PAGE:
This week, starting from the 15th May, millions of Muslims across the world have begun observing their period of Ramadan. eSense Translations shares in our blog this week what this can involves and how it impacts Muslims on a day-to-day basis.
Ramadan is a month long period of reflection and sacrifice that enables those of the Islam faith to reconnect with their religion and replenish their spirituality.
One of the most well-known practices and one that has the biggest impact on daily life at this time is a period of fasting. Muslims will abstain from any food or drink from sunrise to sunset during this time. Ramadan falls at different times each year, as it is in the ninth month of the Islamic calendar, which is based on the lunar calendar. This means that each year Ramadan occurs 11 days earlier. This year, it has become particularly challenging as it has fallen at a time when the days are almost at their longest. Muslims in the U.K. will get up very early before sunrise to have a meal (suhoor) with their friends and family and then will not break their fast until late at night (iftar). Therefore, along with the absence of food and drink for a long period of time during the day, the extended daylight hours also means that Muslims can also have reduced sleep. Of course in other parts of the world, Muslims’ fasting period will vary due to the amount of daylight hours in that country.
This fasting period is further challenging for smokers, as this is also abstained from during daylight hours of Ramadan.
Almost all Muslims are expected to fast during Ramadan, however there are exceptions including: the young, the elderly, pregnant ladies and the unwell or frail. Furthermore, if you need to take medication, it is mostly considered appropriate to do so and the fast would not be broken. The Muslim Council of Britain has provided guidance on what medication is considered acceptable to take during Ramadan.
For those Muslims, who are not able to fast, there are other ways in which they can show their commitment to the faith and achieve spirituality. This can be through making a donation to a poor family, known as a ‘fidyah’, of normally around £4-5 per day.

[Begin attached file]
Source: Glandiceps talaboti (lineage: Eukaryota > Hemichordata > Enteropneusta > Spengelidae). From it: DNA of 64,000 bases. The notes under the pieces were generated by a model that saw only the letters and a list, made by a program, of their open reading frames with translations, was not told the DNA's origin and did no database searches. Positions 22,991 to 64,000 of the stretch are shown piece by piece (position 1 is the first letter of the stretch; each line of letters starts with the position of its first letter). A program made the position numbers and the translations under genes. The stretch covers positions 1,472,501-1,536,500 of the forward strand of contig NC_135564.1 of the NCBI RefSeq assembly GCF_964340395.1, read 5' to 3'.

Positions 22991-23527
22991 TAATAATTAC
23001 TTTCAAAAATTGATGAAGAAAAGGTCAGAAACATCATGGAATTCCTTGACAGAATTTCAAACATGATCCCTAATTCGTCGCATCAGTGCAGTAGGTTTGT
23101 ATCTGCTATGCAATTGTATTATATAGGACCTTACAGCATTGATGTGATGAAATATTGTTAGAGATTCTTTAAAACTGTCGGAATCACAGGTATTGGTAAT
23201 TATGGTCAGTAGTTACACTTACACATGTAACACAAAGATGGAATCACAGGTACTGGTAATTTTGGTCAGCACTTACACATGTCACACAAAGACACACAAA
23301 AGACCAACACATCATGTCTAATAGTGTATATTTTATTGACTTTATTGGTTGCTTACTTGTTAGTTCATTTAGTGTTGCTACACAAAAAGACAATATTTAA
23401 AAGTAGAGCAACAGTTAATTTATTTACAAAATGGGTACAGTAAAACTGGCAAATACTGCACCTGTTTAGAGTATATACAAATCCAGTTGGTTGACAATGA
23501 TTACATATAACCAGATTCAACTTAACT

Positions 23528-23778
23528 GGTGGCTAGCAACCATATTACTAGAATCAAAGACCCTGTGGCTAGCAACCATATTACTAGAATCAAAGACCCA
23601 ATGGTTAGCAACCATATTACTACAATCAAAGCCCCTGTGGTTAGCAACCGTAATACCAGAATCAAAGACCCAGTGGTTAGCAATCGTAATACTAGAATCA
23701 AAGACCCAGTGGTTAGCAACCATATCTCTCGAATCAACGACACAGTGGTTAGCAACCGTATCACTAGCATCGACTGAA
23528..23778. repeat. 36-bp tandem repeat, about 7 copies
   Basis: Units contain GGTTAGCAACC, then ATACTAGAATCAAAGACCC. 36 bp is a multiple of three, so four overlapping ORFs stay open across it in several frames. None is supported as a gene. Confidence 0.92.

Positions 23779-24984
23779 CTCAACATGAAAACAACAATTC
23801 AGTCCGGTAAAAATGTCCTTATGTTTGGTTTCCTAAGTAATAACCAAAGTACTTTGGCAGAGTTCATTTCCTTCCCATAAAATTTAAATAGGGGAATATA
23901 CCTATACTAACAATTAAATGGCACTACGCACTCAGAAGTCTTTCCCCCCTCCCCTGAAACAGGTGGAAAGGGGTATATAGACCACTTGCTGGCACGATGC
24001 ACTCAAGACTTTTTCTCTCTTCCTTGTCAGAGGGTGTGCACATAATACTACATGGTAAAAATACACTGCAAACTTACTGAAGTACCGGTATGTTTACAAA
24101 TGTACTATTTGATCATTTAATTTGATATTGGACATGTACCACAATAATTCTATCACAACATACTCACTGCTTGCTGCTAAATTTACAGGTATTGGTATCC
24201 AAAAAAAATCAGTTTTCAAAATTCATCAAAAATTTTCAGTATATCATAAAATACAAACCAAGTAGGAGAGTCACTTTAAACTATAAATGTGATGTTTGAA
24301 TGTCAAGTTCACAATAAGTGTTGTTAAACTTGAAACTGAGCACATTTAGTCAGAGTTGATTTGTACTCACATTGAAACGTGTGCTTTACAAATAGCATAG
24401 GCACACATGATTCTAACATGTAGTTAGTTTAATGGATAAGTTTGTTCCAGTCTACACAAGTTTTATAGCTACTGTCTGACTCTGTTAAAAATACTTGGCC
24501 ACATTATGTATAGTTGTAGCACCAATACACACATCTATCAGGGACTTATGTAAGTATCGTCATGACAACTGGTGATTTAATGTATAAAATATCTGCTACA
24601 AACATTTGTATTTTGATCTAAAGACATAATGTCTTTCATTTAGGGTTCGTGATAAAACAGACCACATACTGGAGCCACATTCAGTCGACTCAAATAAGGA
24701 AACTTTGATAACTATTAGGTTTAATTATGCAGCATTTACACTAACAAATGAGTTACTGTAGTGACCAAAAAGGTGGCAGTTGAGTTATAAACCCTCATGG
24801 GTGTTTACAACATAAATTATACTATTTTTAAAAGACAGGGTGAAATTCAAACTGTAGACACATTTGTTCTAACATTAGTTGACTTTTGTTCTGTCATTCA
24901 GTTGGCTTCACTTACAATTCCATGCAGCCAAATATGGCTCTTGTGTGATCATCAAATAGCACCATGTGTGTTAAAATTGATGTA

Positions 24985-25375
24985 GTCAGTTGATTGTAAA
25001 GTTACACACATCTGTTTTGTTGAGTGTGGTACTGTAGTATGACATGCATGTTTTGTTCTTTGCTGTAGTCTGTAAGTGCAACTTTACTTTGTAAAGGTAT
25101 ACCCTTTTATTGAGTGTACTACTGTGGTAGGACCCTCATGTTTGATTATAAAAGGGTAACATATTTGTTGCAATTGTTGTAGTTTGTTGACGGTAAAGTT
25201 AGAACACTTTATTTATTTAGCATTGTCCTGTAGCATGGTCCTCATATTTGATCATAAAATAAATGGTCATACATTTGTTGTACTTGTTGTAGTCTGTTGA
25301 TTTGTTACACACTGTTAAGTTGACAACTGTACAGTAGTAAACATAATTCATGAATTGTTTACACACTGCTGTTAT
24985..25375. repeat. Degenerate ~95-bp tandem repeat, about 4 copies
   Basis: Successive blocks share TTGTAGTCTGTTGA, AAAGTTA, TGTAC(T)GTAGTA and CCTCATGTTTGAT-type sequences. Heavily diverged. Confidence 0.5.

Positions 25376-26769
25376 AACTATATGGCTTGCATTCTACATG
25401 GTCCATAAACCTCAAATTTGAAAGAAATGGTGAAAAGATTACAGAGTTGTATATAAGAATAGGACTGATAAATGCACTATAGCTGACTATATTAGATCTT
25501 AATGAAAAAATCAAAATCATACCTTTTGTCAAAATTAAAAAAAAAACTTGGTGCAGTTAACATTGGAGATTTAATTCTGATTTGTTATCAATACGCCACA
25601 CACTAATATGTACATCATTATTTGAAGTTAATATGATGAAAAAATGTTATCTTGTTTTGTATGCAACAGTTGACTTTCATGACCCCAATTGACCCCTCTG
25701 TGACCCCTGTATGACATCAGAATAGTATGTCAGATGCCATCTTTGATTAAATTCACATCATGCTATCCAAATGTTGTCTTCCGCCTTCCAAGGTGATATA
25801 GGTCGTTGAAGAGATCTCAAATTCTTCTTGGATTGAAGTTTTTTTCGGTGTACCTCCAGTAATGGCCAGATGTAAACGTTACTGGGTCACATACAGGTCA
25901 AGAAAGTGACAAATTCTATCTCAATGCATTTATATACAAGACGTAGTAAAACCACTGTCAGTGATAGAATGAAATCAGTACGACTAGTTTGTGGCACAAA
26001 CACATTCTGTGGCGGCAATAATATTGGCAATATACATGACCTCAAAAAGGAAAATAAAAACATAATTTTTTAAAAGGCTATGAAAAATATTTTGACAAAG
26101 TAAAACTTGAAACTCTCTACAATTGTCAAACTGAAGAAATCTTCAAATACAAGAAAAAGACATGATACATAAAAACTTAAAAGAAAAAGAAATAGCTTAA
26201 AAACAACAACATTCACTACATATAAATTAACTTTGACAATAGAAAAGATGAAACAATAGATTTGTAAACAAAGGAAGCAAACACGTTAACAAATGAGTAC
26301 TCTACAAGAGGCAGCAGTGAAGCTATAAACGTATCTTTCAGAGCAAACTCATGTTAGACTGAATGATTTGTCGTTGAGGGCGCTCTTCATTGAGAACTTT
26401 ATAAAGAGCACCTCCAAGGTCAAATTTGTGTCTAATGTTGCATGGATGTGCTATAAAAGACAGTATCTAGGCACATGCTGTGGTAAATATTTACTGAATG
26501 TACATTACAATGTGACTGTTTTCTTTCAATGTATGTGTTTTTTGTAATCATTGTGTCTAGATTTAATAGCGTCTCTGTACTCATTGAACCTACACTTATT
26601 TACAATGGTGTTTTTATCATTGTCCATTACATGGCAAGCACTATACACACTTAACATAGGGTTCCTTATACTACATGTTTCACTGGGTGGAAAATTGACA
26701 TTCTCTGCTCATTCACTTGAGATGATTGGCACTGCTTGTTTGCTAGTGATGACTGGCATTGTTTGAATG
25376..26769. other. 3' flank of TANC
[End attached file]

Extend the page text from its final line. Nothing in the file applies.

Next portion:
Ramadan is a time for self-reflection, patience, generosity and restraint and fasting plays a part in this practice, however there are other things that Muslims should be abstaining from at this time.
One of these things is intimate relations with your partner. Some people suggest that this is due to the sharing of saliva, which breaks the fasting. However, it could also be explained through the adherence to some of values given above.
Muslims should also avoid gossiping and swearing. This is a general rule to stick to throughout the year, but especially during Ramadan, as it is certainly not considered a holy practice.
As a time of spirituality, Ramadan is also a period when Muslims concentrate on prayer. In Islam, it is customary to pray five times a day throughout the year. During Ramadan, prayer should also accompany the start and breaking of the fast. Furthermore, there are many other prayers that can accompany specific aspects of Ramadan. These can be found here.
Ramadan is a time to reconnect with religion. It also enables you to become appreciative of what you have and how lucky you are. It teaches you patience and also self-discipline. However, it can also be a challenge to continue to function as normal in daily life. As one millennial describes, there are certain strategies that Muslims employ to make daily functioning easier. For example, people may get into the habit of missing meals during the day and they will ensure that they are properly hydrated outside of daylight hours to prepare for the day ahead – particularly in the summer time. Another strategy to make things easier is to ensure one’s cupboards are fully stocked to be ready for when the fast can be broken. Additionally, if it not feasible to take a bit of time off work, it is also a good idea to inform your colleagues and people you spend your day with that you are fasting, so that they can be sympathetic to your practice.
At a time when destructive talk should be avoided, Ramadan also offers a period for adopting a more positive outlook on life and avoiding other negative influences. It can be a time to strengthen family and community connections, as you all share in the same practice together.
At eSense Translations, we feel that there are many things that others can learn from the practices that Muslims adopt during Ramadan. Although, I am not suggesting we all need to fast for 18-19 hours a day, what we could do is concentrate more on the important things in life, focus on how lucky we are and adopt a more positive approach to life.
At eSense Translations, we are always keen to hear your views. Are you observing Ramadan? If so, what strategies do you employ to ensure you are able to continue with your normal daily functioning? Let us know in the comments below.
By Lorna Paice